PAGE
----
Still, one question remains: Should asset prices be taken into account in the definition of price stability? Asset prices are an indicator of future inflation, particularly housing prices. It is difficult to measure the effect of wealth. Moreover, inflation can either lower or be limited and asset prices will still increase. What action a central bank should take may be less clear when central bankers have too many contradictory objectives.

For Bernanke, if monetary policy does not respond directly to changes in asset prices, it must clearly consider all the consequences of these global changes on supply and demand, and on trust and economic expectations. In addition, a central bank is responsible for the proper functioning of financial markets and should perform its role of lender of last resort to increase liquidity following drop in share price.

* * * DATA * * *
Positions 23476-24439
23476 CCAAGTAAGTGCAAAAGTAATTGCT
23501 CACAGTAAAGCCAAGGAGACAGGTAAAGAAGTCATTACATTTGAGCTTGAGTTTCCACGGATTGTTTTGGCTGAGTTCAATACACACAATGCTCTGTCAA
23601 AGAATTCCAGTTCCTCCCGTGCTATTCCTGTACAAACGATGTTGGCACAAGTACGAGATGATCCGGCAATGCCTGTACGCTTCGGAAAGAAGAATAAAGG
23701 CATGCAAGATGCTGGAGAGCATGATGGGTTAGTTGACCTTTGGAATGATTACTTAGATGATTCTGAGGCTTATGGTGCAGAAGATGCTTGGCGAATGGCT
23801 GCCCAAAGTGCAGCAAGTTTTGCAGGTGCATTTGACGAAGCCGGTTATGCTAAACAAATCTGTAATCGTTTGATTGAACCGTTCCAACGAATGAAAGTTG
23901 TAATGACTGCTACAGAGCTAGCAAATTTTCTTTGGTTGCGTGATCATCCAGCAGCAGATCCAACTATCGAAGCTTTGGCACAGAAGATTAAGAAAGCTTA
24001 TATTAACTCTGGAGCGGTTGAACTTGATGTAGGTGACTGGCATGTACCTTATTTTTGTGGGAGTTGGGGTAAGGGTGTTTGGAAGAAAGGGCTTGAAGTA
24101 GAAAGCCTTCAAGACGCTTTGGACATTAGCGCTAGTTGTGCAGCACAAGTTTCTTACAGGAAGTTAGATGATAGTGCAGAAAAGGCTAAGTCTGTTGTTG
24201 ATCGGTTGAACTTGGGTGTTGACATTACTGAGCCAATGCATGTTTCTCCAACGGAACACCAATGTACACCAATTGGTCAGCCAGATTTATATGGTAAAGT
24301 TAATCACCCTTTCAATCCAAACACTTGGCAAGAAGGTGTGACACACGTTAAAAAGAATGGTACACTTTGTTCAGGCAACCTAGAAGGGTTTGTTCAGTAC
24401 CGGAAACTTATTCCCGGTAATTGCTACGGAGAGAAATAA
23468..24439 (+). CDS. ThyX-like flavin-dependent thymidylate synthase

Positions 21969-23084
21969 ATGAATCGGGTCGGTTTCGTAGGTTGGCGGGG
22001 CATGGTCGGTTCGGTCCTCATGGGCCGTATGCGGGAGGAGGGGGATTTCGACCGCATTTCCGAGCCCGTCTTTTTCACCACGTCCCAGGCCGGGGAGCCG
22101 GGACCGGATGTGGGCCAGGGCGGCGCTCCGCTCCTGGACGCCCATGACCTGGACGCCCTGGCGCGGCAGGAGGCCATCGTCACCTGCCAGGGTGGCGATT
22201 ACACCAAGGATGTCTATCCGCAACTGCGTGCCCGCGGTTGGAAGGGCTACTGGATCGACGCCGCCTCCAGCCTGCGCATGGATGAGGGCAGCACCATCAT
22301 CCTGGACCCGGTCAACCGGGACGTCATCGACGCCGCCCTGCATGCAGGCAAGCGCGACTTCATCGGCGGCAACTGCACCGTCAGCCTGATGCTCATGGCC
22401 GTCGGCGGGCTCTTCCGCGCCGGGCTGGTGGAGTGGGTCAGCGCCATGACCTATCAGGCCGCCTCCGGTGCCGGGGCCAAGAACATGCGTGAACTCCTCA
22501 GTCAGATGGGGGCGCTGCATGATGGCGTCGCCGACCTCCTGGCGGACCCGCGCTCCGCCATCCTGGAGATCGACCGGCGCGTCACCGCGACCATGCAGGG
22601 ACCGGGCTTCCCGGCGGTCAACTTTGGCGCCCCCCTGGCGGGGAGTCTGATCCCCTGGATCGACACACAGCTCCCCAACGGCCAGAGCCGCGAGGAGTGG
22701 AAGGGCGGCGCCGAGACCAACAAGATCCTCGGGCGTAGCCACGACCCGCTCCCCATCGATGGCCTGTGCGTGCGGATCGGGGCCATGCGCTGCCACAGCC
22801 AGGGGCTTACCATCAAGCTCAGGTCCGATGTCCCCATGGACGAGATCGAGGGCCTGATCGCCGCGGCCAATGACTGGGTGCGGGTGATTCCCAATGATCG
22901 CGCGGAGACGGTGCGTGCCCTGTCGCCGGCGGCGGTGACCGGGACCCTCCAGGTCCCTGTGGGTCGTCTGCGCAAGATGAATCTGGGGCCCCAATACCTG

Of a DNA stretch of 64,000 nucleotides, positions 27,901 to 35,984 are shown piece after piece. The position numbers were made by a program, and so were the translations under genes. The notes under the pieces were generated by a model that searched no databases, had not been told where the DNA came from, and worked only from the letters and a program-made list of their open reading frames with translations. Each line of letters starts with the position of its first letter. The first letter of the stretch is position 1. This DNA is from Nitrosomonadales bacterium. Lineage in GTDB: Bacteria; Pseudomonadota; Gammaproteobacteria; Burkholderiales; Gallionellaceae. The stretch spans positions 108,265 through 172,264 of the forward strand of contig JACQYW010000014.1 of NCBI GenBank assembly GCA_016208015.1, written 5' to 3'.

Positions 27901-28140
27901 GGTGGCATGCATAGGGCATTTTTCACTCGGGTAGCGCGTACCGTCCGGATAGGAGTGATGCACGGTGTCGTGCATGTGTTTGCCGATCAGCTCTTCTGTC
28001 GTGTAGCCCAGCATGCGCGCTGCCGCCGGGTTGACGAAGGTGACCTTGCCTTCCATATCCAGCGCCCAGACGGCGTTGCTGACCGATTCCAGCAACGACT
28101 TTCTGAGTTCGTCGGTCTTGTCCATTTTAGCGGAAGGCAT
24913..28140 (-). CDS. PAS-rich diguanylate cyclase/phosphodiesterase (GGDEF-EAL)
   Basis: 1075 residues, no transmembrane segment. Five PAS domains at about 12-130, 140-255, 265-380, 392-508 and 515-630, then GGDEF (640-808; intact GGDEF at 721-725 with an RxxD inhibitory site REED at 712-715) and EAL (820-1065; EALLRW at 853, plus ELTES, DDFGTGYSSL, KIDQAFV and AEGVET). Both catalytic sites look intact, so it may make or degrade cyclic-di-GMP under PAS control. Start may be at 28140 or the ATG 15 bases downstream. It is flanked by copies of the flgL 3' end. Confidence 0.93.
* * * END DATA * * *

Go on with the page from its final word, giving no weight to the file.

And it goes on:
Bubbles arise because of uncertainty and incomplete information provided to economic actors. These deficiencies make the behavior seem like rational agents who prefer to follow the participants and expect to be better informed. Therefore, the increased transparency of company accounts must be the priority so that investors are well informed about the actual health of companies. Similarly, it is to develop the skills required for a more detailed analysis and to allow the greatest number to be properly informed.

One goal of transparency is to enable better differentiation of the solvency of borrowers. A fight against contagion effects of a decline in confidence.